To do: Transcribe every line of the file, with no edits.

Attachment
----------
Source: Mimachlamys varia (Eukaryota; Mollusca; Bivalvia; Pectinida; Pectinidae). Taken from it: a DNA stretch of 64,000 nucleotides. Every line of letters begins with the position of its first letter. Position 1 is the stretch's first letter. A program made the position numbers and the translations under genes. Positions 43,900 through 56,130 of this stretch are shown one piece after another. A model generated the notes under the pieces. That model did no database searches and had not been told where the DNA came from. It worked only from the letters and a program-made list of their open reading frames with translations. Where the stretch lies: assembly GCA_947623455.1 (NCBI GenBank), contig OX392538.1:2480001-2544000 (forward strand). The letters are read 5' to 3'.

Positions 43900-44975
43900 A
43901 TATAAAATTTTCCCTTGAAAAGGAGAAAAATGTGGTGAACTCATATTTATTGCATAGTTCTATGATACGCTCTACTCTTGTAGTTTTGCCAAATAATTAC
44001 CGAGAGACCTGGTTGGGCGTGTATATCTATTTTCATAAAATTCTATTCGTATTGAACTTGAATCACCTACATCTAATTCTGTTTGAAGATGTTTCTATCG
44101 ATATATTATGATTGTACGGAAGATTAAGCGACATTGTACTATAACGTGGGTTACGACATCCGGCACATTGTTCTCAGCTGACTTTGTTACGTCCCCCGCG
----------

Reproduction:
Source: Mimachlamys varia (Eukaryota; Mollusca; Bivalvia; Pectinida; Pectinidae). Taken from it: a DNA stretch of 64,000 nucleotides. Every line of letters begins with the position of its first letter. Position 1 is the stretch's first letter. A program made the position numbers and the translations under genes. Positions 43,900 through 56,130 of this stretch are shown one piece after another. A model generated the notes under the pieces. That model did no database searches and had not been told where the DNA came from. It worked only from the letters and a program-made list of their open reading frames with translations. Where the stretch lies: assembly GCA_947623455.1 (NCBI GenBank), contig OX392538.1:2480001-2544000 (forward strand). The letters are read 5' to 3'.

Positions 43900-44975
43900 A
43901 TATAAAATTTTCCCTTGAAAAGGAGAAAAATGTGGTGAACTCATATTTATTGCATAGTTCTATGATACGCTCTACTCTTGTAGTTTTGCCAAATAATTAC
44001 CGAGAGACCTGGTTGGGCGTGTATATCTATTTTCATAAAATTCTATTCGTATTGAACTTGAATCACCTACATCTAATTCTGTTTGAAGATGTTTCTATCG
44101 ATATATTATGATTGTACGGAAGATTAAGCGACATTGTACTATAACGTGGGTTACGACATCCGGCACATTGTTCTCAGCTGACTTTGTTACGTCCCCCGCG